gimp_slice_feat

Guillotine: The GIMP way to slice images

If you are new to GIMP, then let me introduce it you.

Slicing is very easy on Photoshop. So how about us, GIMP-users?

Well, we can use the “Slice” filter (Filters > Web > Slice) and the Guillotine to slice our images. Both techniques slice up the images along its horizontal and vertical guides. Thus, there must be guides present in order for these techniques to work.

The difference of the two techniques is that “Slice” filter creates for you a table code to re-create your images. I haven’t tried this one yet because this filter is not present on GIMP installers. I wonder why? However, if you like this kind of technique, you could always download the plugin. Check this out to know more about the “Slice” filter.

Guillotine, however, slices “everything” up in your images including layers.

Another technique to slice images in GIMP is by using the Guillotine (Image > Transform > Guillotine). Guillotine does not create a code to re-create the image like the “Slice” filter. Guillotine, however, slices “everything” up in your images including layers. It, sort of, crops every layer to the shape of the area bounded by the layer guides.

Guillotine
Guillotine

A word of caution before you use Guillotine in slicing. Be sure to remove unnecessary guides to prevent filling your desktop with 50 sub-images in which you don’t really need 80% of those slices.

Happy gimping!!

33 thoughts on “Guillotine: The GIMP way to slice images”

  1. Nice post!
    I was asked by our fellow officemates on how to slice with gimp, since I wasn’t using it so I answered oh sorry :(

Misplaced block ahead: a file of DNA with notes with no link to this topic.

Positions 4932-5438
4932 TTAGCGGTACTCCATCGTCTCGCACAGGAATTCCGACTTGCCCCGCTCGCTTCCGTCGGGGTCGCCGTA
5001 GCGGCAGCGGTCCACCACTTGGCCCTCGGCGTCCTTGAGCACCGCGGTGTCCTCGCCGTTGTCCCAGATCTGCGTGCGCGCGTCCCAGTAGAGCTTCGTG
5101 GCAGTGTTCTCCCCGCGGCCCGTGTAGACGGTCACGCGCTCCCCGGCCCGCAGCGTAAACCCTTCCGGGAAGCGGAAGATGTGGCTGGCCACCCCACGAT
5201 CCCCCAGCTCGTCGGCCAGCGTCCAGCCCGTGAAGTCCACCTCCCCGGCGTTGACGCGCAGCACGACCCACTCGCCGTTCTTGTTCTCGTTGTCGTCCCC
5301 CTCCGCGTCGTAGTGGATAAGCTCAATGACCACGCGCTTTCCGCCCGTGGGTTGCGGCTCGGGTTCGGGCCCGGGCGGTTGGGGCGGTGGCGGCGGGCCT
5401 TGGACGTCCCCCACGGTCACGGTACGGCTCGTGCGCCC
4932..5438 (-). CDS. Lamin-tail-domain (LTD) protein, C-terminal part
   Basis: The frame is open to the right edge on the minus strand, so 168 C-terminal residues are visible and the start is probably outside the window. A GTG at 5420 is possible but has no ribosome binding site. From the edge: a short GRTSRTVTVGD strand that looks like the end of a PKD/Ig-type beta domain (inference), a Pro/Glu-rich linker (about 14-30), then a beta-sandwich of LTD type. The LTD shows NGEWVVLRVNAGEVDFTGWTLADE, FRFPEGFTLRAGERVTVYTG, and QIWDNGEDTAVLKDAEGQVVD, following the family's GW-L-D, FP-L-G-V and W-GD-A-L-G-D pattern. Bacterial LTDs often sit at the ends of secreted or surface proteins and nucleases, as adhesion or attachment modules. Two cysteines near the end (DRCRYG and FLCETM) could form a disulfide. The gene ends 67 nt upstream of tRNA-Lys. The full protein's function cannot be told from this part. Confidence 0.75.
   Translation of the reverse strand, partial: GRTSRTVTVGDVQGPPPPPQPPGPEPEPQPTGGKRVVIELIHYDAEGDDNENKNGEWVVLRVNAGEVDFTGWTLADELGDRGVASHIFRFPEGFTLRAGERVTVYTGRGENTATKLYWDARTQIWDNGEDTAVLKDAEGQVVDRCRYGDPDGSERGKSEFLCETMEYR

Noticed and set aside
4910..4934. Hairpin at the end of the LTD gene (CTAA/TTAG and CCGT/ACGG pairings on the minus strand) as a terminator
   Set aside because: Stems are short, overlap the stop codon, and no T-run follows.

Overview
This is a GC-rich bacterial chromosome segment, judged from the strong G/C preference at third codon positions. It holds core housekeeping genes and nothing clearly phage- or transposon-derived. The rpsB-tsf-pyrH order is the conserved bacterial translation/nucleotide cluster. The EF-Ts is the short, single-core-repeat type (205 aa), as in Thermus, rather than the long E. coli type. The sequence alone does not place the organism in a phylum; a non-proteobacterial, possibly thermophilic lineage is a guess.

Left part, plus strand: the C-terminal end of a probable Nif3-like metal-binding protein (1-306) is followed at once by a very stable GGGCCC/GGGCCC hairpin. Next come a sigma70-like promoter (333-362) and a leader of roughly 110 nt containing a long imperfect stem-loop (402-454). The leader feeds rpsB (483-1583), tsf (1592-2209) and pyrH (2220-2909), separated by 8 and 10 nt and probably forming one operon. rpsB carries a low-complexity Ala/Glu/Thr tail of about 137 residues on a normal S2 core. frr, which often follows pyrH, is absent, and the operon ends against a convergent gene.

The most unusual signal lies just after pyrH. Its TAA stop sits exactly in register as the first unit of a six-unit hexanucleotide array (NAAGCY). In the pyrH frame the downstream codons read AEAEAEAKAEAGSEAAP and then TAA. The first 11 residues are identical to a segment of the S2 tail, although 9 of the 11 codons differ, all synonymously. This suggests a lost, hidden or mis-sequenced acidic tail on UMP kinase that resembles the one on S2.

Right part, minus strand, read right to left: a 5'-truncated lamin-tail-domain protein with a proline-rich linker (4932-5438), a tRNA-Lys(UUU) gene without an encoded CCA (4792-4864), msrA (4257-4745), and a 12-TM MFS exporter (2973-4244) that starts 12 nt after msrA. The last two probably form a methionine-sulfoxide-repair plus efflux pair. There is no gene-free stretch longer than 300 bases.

sana nalaman ko na etong link mo noon pa! ikaw kasi eh hindi mo sinabi ^_^

    ahihihi

    Keep up the good work!

  2. @Tracy

    I managed to install GIMP when I tried Linux months ago. Funny thing is, the Slice filter is available under the Filters menu on the Linux version but not on the Windows installers. I’m using the Windows version BTW. Could be an issue with the developer of the Windows installer.

  3. What is the purpose of this feature, it seems to me totally useless…
    And yeah.. there is no Slice menu in Windows… and no way to use py-slice… no way to split image for web…

  4. Is there a way to slice an image without having to flatten it each time? I don’t have to do this in Photoshop and feel that I may one day save and close the file, forgetting that I flattened it.

  5. Also – Is there a way to slice on a windows machine? I have gimp on my linux and windows machine, but without slice on the windows machine, I guess I need a third party slicing tool (which I have found, but it is annoying to open… would be nice to do it all in one program).

  6. That gimp slicer didnt work for me on 2.6 on Vista Ultimate – not sure why, just crashes out everytime.

    I just worked out how to set guides and ended up with 85 slices… ermmm woopsie

  7. Ditto John, Script-fu crashes on the slice script, Windows Vista home Gimp 2.6 both the normal Windows version and the Portable apps version.

    Sucks too as I was really looking forward to this. Seen a vid on how to do it PS and Id really love to be able to do it with Gimp.

  8. Hmm.. it seems to be working for me.

    GIMP 2.6.6
    Windows XP Home Edition SP2

    Maybe they haven’t resolve much of the bugs when they released the 2.6 series of The GIMP.

    Submit a bug report and we will see if these crashes and bugs will be resolved in the future releases.

  9. Stop using Windows. It’s time has passed. Goodbye old friend… bye… see you later… it was nice knowing you… shalom… bye now… bug bye… some people know when it’s time to leave, and they don’t make everyone feel awkward… take a hint, get out of here already.

  10. Nice information … very helpful . I was searching for the information since long time but I didn’t get it until I visited here . Thanks for keeping this information .

    1. guillotine will only work if you’ve set up some guides. slice tool is available only in linux versions though. too bad they don’t have it in windows versions.

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